You can spend all day every day building a business, but what should you do when it becomes successful? Millionaire entrepreneur Timothy Sykes advocates for giving back to good causes.
Sykes has earned millions of dollars trading penny stocks and teaches his students how to do the same, all while traveling around the world. More recently, Sykes partnered with photographer Mattheau Abad to found the charity Karmagawa.
To date, this charity has built 54 schools in developing countries and aims to build 1,000 more in developing countries. Karmagawa also helps protect endangered animals like the giraffe and rhinoceros.
Sykes divides his work day between trading penny stocks, teaching his students and working for his charity. He advocates for entrepreneurs sharing stories about and supporting causes they feel passionate about. That translates to monetary donations or helping out at an event and sharing all of this on social media.
“If you can donate $50 to your local organization and do a post about the local organization, they’ll get some exposure,” he says. “Your followers and maybe your customers can also help. Start small, start testing stuff out.”
“You don’t have to necessarily build schools or try to save the rhino,” he says. “We’re all pretty passionate about something, and there’s usually a charity associated with that…like helping people get involved with art, or singing…or you can help feed the homeless or the poor in your area.”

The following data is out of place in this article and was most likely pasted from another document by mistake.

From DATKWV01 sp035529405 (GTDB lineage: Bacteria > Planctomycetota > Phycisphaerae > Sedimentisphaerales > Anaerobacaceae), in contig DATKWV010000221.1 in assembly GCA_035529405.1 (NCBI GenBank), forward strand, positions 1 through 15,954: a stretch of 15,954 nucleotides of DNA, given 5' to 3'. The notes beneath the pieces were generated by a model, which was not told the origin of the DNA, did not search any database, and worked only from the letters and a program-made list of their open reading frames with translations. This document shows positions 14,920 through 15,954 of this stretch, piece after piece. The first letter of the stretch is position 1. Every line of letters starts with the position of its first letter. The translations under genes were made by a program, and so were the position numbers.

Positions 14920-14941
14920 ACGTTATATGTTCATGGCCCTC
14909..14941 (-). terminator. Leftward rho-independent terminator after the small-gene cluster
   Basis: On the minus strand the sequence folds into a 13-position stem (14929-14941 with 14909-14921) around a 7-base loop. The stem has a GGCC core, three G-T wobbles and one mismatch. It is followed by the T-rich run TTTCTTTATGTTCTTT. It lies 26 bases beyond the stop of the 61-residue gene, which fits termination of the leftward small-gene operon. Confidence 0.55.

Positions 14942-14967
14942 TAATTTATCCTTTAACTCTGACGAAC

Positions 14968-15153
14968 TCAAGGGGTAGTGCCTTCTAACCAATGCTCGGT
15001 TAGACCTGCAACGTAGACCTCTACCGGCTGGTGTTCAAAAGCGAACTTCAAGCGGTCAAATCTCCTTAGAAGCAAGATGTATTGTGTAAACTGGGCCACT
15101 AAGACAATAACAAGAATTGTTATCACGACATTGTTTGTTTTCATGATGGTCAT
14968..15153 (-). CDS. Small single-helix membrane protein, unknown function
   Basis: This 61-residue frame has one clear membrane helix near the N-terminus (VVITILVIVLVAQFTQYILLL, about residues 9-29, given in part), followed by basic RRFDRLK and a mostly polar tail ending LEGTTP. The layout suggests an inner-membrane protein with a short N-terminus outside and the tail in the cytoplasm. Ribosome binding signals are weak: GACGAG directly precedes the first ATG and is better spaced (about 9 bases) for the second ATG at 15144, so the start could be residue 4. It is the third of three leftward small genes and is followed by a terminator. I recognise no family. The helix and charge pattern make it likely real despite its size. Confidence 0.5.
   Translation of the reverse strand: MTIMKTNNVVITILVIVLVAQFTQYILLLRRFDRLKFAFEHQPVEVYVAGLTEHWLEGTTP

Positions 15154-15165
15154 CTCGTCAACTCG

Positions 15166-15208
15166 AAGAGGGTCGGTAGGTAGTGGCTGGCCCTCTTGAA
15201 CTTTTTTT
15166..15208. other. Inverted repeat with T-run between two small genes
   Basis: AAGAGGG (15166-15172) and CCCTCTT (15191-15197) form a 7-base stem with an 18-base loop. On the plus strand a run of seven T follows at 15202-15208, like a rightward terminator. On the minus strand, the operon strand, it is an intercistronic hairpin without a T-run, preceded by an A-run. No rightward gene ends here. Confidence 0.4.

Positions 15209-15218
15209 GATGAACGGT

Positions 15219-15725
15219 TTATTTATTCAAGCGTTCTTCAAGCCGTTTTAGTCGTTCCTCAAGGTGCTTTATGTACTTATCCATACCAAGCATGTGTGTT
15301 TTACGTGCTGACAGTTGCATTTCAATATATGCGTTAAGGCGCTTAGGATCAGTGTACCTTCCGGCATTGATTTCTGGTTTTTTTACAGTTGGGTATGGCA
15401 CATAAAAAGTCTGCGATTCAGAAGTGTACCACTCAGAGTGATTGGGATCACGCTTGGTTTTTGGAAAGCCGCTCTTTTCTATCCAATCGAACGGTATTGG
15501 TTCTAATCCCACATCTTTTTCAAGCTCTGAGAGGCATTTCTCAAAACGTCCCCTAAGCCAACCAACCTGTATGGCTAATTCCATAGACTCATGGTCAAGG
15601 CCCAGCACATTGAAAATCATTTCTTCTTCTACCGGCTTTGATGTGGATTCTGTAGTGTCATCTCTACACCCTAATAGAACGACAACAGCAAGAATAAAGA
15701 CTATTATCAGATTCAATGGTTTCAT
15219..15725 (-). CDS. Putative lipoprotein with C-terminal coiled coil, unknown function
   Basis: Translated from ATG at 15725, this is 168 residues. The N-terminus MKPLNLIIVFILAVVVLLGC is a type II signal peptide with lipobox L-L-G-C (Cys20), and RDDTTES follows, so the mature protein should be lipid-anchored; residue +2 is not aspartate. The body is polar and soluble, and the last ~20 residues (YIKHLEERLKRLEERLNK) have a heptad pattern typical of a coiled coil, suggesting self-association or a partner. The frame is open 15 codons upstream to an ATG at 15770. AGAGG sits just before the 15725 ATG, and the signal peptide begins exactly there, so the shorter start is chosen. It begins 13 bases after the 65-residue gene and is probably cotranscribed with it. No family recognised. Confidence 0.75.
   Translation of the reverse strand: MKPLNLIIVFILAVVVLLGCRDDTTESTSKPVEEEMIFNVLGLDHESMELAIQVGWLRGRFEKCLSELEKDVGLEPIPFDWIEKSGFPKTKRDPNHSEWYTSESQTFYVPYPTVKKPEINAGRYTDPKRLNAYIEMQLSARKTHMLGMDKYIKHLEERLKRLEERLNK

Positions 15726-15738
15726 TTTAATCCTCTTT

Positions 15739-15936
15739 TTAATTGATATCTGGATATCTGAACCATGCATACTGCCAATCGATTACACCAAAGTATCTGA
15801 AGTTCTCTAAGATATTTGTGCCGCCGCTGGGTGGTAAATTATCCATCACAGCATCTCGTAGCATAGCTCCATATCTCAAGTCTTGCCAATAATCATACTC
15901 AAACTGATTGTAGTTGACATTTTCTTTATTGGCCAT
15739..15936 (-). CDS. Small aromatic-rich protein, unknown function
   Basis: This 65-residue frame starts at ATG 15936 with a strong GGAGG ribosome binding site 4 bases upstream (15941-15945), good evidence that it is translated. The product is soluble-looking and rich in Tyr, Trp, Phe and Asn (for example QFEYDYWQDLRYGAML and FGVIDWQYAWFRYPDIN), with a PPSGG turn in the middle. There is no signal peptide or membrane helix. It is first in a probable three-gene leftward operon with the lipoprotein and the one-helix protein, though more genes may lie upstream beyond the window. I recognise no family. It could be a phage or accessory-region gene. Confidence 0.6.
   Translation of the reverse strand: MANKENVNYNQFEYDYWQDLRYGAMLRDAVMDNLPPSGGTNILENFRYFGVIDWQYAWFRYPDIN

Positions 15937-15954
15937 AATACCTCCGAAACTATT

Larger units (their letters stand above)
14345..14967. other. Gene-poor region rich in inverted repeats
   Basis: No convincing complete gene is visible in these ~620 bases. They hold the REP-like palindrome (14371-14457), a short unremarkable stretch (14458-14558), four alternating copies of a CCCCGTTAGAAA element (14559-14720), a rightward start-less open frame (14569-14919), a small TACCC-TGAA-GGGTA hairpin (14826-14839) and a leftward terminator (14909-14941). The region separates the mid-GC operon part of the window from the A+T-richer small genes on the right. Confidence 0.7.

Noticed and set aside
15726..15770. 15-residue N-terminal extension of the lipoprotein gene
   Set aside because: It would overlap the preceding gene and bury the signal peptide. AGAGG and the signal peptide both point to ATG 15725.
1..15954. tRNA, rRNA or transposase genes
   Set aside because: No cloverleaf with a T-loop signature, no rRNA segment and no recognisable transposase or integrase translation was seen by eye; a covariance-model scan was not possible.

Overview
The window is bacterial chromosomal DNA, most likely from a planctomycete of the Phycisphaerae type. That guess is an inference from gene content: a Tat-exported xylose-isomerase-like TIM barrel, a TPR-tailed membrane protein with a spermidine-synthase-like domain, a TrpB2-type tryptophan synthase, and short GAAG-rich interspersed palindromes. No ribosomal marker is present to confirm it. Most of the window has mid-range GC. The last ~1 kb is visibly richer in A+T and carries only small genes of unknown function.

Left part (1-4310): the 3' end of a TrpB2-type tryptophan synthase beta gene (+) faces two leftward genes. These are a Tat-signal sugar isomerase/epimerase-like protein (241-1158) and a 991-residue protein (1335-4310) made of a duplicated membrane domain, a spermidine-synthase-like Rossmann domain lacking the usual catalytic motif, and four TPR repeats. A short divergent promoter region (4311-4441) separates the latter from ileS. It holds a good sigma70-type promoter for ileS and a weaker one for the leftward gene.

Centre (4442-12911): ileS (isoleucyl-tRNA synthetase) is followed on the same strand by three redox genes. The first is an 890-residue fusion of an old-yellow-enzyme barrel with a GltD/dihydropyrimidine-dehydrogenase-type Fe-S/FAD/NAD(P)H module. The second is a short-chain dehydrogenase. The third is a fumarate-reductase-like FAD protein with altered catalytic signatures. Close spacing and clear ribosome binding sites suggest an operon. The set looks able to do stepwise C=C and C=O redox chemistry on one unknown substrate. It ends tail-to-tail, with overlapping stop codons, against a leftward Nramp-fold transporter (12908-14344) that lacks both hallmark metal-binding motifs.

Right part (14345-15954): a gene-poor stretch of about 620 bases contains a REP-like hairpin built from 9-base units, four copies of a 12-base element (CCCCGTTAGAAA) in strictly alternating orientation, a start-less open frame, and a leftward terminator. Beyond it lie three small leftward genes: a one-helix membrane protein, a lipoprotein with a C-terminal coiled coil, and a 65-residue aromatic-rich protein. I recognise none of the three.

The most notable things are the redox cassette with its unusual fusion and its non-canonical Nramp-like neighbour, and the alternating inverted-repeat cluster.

Tell Stories About Good Causes
Building a stock trading business through content and social media marketing taught Sykes how to promote good causes in a way that traditional charities miss.
“It’s kind of crazy how similar stock trading and building this charity has been, because I’m creating a lot of content based around the facts and stats,” he says.
“I trade penny stocks, which pretty much the whole world hates. That’s why I bet against them, and you can profit from that,” he says. “When I see companies doing stuff that’s going to harm the environment, I just want to get good information out there.”
According to Sykes, whatever your business or cause, honest story-telling will capture more people’s attention. Sykes spends hours curating colorful photographs and writing detailed descriptions for his posts on Instagram.
A quick perusal through his personal and charity Instagram channels reveals posts and videos with tens of thousands of views. Once nicknamed the “Wolf of Instagram” by The Daily Mail, Sykes has shifted from images of yachts, Lamborghinis and a rich lifestyle to telling stories about Karmagawa.
“I can use a few different photos and a few different videos and make a collage and tell the story,” he says.
As an example, Sykes and his team recently created a video about the rhino, which amassed 30 million views and was shared six million times.
“It created this viral loop that just kept going, and more and more people were shocked about it,” he says. “That’s the future of social media and the future of business online. It’s not just about likes and comments…how do you actually get people to care?”
That approach also means sharing his wins and loses as a trader alongside the good work of Karmagawa.
“Charity can change the world if enough people get involved, and there’s enough transparency. I show every dollar that I make from trading. I show every dollar that I donate to charity. And I’m proud of it all,” he says.